Smoke Bomb Thrown During Anti Refugee Demonstration in Preston

North West Infidels Protest on Friargate
North West Infidels Protest on Friargate

By Joe Willetts – Online News Editor 

Chaotic scenes in Preston City Centre as violence erupted between opposing groups; The North West Infidels and Lancashire Association of Trades Union Councils, holding a counter demonstration.

The NW Infidels, a splinter group of the English Defence League, held a demonstration earlier today protesting Preston’s intake of Refugees following the Syrian Crisis.

The incidents included firecrackers and smoke bombs being thrown, on Frairgate where, NW Infidel supporters were cornered off whilst their talk was being delivered near the Harris Art Museum.

Preston Polices official twitter account recounted that “During the demonstration there were some pockets of disorder and incidents. These are being investigated. One arrest has been made so far.”

The NW Infidels march began at the Bull and Royal pub at 2pm featured a fraction of the 270 supporters scheduled to attend. They brandished signs saying ‘are they refugees or are they ISIS’ and ‘support out truckers, secure our borders’ as they walked to Fishergate.

Due to the incidents police presence was high throughout the protest and a police helicopter kept constants surveillance on the march.

Lancashire Association of Trades Union Councils, Counter Protest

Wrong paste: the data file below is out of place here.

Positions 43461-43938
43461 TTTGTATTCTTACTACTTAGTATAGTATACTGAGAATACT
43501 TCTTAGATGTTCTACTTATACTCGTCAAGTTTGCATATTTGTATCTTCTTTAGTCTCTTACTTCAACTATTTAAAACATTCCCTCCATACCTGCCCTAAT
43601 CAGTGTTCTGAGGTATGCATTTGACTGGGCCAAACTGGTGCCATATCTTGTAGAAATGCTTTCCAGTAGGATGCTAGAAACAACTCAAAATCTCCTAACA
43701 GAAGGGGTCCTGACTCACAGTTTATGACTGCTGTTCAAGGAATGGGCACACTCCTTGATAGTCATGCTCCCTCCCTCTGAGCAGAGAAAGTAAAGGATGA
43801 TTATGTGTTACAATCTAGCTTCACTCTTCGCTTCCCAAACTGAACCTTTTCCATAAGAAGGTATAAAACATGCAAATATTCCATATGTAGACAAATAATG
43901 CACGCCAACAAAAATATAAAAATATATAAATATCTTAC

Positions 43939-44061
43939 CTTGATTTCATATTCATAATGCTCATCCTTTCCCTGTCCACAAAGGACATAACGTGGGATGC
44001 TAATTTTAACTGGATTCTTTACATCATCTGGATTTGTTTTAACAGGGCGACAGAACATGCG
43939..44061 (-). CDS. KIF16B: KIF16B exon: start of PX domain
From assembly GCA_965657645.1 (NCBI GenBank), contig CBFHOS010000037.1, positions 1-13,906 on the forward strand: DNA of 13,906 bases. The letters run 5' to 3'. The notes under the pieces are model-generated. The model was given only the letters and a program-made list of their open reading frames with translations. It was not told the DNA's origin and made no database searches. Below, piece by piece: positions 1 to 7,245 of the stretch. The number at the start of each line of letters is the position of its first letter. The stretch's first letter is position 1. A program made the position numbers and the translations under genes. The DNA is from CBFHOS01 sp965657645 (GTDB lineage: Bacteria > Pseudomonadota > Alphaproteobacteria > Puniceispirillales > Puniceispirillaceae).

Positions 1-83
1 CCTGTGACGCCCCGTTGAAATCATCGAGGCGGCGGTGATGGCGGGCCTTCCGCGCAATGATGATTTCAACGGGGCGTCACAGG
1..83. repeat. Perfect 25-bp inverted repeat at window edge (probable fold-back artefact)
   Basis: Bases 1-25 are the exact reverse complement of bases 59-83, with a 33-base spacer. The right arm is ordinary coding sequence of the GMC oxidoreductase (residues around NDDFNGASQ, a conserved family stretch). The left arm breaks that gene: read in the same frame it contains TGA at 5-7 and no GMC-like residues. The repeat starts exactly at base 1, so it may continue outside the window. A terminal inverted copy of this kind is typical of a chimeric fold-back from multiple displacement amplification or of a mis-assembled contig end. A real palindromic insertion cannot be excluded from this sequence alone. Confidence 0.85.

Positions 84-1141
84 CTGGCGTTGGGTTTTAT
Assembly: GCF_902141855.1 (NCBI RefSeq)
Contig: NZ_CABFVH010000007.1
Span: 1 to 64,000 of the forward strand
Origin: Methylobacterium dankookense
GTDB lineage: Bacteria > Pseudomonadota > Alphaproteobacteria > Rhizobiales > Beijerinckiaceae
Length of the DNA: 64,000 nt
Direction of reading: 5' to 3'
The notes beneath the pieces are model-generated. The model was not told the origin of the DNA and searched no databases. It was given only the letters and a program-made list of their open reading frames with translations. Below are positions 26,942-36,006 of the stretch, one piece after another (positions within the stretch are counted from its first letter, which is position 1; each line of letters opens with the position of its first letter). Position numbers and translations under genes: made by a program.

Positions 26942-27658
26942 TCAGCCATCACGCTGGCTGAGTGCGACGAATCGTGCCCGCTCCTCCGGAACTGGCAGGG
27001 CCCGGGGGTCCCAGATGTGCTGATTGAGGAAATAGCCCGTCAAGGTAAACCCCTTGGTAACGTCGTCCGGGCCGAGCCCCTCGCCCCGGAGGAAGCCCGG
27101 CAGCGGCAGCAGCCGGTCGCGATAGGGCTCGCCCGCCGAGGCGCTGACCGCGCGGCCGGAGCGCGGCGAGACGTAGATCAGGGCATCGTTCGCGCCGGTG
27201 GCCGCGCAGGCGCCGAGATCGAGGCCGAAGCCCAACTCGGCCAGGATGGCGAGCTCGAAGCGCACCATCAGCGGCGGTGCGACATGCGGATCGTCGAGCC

Lancashire Association of Trades Union Councils, Counter Protest

The opposing demonstration was held at the flag market by the Lancashire Association of Trades Union Councils (LATUC). To oppose the racist and fascist views held by those of the far right group.

Peter Billington, LATUC secretary, told the LEP: “We have called a peaceful demonstration to show that the so-called NW Infidels are not welcome in Preston. No-one invited these people into the City.”

Wayne Bennett of Unite Against Fascism, supporters of the event, also said to the LEP that “Preston has a fine tradition of helping the people who need it most, and even in the 1930s and 40s, when the town itself was experiencing hard times, it held out the hand of friendship to the Kindertransport refugees, escaping the Nazis. To hold an Anti-Refugee rally is an insult to the city.”







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